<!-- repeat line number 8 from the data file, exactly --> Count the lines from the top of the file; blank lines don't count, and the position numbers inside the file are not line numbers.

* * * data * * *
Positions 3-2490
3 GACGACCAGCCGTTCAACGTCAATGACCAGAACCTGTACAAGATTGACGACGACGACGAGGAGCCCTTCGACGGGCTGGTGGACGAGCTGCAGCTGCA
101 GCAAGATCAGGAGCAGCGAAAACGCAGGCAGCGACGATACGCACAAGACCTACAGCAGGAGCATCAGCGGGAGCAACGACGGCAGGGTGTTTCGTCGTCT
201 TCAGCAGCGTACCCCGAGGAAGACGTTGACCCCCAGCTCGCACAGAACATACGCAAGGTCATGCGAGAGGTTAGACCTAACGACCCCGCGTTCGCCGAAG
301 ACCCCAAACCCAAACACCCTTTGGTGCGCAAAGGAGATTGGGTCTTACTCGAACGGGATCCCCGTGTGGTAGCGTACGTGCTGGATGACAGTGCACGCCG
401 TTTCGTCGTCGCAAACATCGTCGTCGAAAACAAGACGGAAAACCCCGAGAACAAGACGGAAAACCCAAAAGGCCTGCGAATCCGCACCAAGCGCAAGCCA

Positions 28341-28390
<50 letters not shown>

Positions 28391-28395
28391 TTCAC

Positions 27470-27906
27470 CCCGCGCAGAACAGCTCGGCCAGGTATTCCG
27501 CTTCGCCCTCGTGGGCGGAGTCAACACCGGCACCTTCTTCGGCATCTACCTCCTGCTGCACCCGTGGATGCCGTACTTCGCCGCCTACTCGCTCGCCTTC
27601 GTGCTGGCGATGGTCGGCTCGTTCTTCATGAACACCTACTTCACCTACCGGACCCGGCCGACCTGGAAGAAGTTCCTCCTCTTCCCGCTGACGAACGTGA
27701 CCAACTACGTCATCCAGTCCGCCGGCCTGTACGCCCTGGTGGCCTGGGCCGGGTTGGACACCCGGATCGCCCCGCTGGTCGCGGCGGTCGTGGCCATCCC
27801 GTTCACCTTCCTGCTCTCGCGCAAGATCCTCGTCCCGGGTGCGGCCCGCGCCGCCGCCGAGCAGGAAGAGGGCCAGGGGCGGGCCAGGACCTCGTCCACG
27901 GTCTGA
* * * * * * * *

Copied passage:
<50 letters not shown>